We talk sometimes in Scrum about the value of having T-shaped team members. Picture a capital letter T. The vertical line in the T represents your deep expertise in your specialty. When something difficult needs to be done in your specialty, you’re the person who’s most likely to do it. The horizontal line at the top of the T represents breadth outside of your specialty. You’re not the expert on everything, but you should be able to contribute to other things, more and more over time. Being T-shaped doesn’t mean becoming a generalist—there’s too much to know in complex product development—but it does mean developing both depth in something as well as breadth across a range of things to support your team’s shared commitments.
By the way, you may find that your individual goals for annual reviews and such come into conflict with what needs to happen to support your team. That’s something to take up with your leaders. It’s important that those goals come into alignment so you’re not stuck in the middle of conflicting goals.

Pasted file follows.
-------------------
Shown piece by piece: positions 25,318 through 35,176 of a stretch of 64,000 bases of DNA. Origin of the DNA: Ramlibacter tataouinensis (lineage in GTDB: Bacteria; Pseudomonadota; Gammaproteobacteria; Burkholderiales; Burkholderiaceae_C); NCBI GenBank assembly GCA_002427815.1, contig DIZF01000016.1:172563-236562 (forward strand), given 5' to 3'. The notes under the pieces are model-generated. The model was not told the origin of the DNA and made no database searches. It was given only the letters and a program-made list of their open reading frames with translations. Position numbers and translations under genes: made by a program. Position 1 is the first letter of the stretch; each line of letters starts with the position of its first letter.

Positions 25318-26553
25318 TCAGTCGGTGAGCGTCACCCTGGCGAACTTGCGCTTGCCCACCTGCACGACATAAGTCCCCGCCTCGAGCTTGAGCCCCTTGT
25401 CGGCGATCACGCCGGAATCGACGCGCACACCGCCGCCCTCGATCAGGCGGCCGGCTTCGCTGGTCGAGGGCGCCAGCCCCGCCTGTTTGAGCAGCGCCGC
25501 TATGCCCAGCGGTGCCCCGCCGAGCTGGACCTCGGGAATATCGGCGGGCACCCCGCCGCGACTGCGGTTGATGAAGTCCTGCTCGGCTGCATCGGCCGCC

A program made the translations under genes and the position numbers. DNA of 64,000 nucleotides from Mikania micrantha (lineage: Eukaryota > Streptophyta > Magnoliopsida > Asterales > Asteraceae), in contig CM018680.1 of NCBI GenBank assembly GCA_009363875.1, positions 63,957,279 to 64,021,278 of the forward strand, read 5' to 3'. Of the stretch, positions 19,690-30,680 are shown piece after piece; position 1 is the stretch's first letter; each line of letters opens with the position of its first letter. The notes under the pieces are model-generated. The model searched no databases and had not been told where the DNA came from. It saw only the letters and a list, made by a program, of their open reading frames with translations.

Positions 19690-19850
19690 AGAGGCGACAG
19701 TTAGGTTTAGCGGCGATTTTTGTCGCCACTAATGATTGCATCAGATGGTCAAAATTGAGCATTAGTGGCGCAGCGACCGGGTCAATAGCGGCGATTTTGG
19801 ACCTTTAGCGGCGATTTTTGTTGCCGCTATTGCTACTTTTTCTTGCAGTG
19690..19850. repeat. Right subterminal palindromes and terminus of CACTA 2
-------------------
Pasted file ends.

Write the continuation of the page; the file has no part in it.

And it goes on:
All right, on to number 3:
When you join a Scrum team, your way of working changes. There’s an obvious version of that: you’re doing Scrum now, and you weren’t before, so now you’re doing Scrum events and using Scrum terms.
But there’s also a deeper version, which is to say that a Scrum team is always focusing on building two things: a product and a better and better system for building that product. You’re an important contributor to both of those.
That means, for example, that it’s important to understand why you’re doing each of the Scrum events; the purpose of those events– so that you can help contribute towards achieving that outcome. It’s important to think about these meetings as a key part of the work, not a distraction from the work.
You have a responsibility as a Scrum team member not just to build the product but also to build the team and the process.
The good news there is that you have the power to make your work better. The bad news, I suppose, for some people, is that your work is inherently collaborative now and isn’t just what you do on your own.
When your team adopts Scrum or when you join a Scrum team as a team member, your work changes in 3 ways:
1. Your team changes. You’re primarily aligned with your cross-functional Scrum team now.
2. Your definition of success changes. It’s about your team’s shared commitments now.
3. Your way of working changes. You have a new responsibility for your team and your team’s process, not just your tasks.
Joining a Scrum team can be a big shift for individual contributors. But it’s also a big opportunity to improve your work and increase your impact as you collaborate with others to build a team and a product together.
Please like and share this episode if you found it useful, and keep the questions coming to firstname.lastname@example.org! We love digging into tough topics, so send them our way.